Object orientation provides a wonderful bag of components, but they need to be linked together to provide a full set of facilities for data handling. And very often that linking together is in a way which can be standardised - along the lines of "you normally do it this way"
. Such standardised methodologies are known as Design Patterns
When teaching Object Orientation, we go through the mechanisms of the language, and application design (see "Designing your applications using UML techniques"
). And I cover a little - a very little - about design patterns. Delegates need to be aware of them, but a course that included a deep study of design methodology and patterns would be extended from what we currently offer by at least a day, with delegates who are converting
from another OO language finding that the extra time was mostly revision.
However, last week's PHP Course
ran quickly - bright delegates, all starting with more experience that our stated prerequisites, and in the training room 30 from 30 minutes before class officially started each morning. So we got on to the mechanisms of OO programming in PHP on the final afternoon of the main course, rather than starting it in the official way on the Friday morning. Which gave me time to talk about UML techniques in more detail, and to add in some more coverage of Design Patterns than is usual.
In a new source code example ([here]
), you'll find a number of design patterns in use - some being commonly accepted / named ones, others which are our / my own patterns.
There's a factory
pattern which takes raw data and creates an object from it. A factory differs from a constructor in that it often has to do preliminary work on the data, and indeed it can return objects of different types depending on the data actually passed in, and indeed it can return an array / list / hash / dictionary of objects. A factory method is a static method, provided within a class to place the logic of interpreting the incoming data source into objects, even prior to the creation of any objects.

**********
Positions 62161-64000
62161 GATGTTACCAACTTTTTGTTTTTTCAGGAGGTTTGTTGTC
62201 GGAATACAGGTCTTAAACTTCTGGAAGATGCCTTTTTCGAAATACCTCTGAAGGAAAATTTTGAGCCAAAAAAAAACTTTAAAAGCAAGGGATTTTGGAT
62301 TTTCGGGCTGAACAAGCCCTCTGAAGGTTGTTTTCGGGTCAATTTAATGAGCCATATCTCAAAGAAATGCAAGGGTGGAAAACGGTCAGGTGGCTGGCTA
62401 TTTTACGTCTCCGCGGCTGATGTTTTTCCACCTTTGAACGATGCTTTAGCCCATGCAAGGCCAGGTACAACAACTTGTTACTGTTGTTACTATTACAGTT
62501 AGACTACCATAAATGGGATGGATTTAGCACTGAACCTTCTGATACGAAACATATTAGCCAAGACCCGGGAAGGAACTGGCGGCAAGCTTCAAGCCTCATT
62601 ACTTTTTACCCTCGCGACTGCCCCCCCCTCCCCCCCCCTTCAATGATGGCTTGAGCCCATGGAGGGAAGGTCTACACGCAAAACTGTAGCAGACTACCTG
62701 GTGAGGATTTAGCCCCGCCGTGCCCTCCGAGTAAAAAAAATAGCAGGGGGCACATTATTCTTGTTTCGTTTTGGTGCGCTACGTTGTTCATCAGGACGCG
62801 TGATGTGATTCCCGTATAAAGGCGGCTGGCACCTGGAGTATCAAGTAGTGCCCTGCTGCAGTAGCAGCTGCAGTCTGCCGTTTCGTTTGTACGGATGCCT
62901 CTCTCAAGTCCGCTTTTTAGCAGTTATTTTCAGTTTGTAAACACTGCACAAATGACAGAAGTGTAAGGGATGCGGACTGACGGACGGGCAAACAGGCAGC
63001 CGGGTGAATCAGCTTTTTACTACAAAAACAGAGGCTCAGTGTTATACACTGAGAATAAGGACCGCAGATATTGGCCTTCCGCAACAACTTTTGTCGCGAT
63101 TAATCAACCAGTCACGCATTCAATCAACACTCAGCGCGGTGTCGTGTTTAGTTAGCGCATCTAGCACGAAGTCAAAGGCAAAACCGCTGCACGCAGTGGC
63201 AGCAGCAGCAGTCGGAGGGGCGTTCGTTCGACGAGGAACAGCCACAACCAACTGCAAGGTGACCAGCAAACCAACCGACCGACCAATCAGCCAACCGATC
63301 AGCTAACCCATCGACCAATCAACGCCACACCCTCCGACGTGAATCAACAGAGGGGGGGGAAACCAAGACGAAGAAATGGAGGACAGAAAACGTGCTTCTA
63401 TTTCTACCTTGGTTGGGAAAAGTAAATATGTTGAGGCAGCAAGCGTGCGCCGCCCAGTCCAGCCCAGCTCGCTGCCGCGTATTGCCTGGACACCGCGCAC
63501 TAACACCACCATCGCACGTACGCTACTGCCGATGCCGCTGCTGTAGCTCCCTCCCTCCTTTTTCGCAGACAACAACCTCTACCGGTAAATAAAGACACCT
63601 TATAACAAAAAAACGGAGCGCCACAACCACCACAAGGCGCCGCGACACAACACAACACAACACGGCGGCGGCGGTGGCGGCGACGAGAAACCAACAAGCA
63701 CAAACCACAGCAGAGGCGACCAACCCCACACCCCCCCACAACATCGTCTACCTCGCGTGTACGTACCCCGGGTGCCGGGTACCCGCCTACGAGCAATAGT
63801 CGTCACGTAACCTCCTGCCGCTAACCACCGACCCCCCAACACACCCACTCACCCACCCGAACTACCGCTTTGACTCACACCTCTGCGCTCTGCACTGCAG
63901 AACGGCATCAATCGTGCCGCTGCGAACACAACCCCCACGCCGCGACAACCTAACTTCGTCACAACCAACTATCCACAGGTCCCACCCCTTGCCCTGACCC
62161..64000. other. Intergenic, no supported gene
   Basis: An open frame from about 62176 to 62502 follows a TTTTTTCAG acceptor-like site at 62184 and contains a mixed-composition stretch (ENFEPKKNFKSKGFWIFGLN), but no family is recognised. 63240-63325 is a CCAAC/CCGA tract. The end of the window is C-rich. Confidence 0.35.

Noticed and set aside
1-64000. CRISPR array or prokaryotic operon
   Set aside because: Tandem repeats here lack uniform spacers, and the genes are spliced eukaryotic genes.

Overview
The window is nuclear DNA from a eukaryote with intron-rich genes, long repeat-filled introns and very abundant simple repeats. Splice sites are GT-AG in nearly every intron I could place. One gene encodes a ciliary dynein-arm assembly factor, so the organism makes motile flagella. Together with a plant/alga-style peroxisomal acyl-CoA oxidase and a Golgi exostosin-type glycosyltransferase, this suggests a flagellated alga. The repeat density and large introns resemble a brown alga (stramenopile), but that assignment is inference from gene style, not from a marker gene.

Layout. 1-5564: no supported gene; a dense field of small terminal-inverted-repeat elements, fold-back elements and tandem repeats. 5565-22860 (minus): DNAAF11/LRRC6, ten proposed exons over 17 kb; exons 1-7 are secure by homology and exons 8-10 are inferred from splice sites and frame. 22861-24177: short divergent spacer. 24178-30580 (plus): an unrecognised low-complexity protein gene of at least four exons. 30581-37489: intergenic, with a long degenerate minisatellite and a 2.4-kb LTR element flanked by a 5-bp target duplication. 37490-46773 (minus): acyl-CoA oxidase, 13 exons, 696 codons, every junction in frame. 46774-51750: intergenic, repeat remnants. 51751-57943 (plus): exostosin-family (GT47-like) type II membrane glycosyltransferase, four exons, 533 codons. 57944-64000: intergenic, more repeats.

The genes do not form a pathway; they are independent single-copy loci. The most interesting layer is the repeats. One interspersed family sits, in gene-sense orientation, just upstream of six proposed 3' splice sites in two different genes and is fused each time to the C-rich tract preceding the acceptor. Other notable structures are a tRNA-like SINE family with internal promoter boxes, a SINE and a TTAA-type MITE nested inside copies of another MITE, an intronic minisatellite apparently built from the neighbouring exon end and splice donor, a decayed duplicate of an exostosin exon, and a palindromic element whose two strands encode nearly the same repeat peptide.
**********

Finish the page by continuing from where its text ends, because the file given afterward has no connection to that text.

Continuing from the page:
There's a comparator
pattern, which compares two objects. Static (class) methods can work on the data for all
objects in a class, dynamic (object) methods work on a single object. Yet so often you want to compare two objects. Which is the larger? Which is the older? And that's where you'll use a comparator design pattern.
As an extension of the comparator, we often use a standard (static) pattern to find the largeest
- no formal name for this one, but you'll find an example called "longest" in the source example.
We've also got an example of a very simple getter
pattern to retrieve a property, but this particular example didn't use some of the other common design patterns such as setter
. That's fairly typical - you'll use design patterns for the standard stuff, and then your own (or modified) code beyond that to add the functionality that's unique to your data and the application thereof.
I spoke earlier about the decision we've had to take at Well House Consultants as to how far we go along teaching design methodologies and design patterns in our programming language courses. I believe we have the mix about right for most delegates who come on public courses. But if you're looking to learn about object orientation in Perl, PHP, Python, Ruby or C++, and would like an extra day or two covering the topics I describe in this article, please ask
. We can usually (diary permitting) add an extra day onto the end of our courses to cover the subjects. Typically, it will be a private course - and we'll only charge you as if it was another day on the public course. A bargain way to learn about designing your application, and learn about it in the language that you'll be using! (written 2012-02-12, updated 2012-02-25)
Associated topics are indexed underQ908 - Object Orientation and General technical topics - Object Orientation: Design Patterns 
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Introduction to Object Oriented Programming - (2008-12-06) 
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Object Oriented Model - a summary of changes from PHP4 to PHP5 - (2007-04-18) 
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Don't repeat code - use loops or functions - (2005-08-21) 
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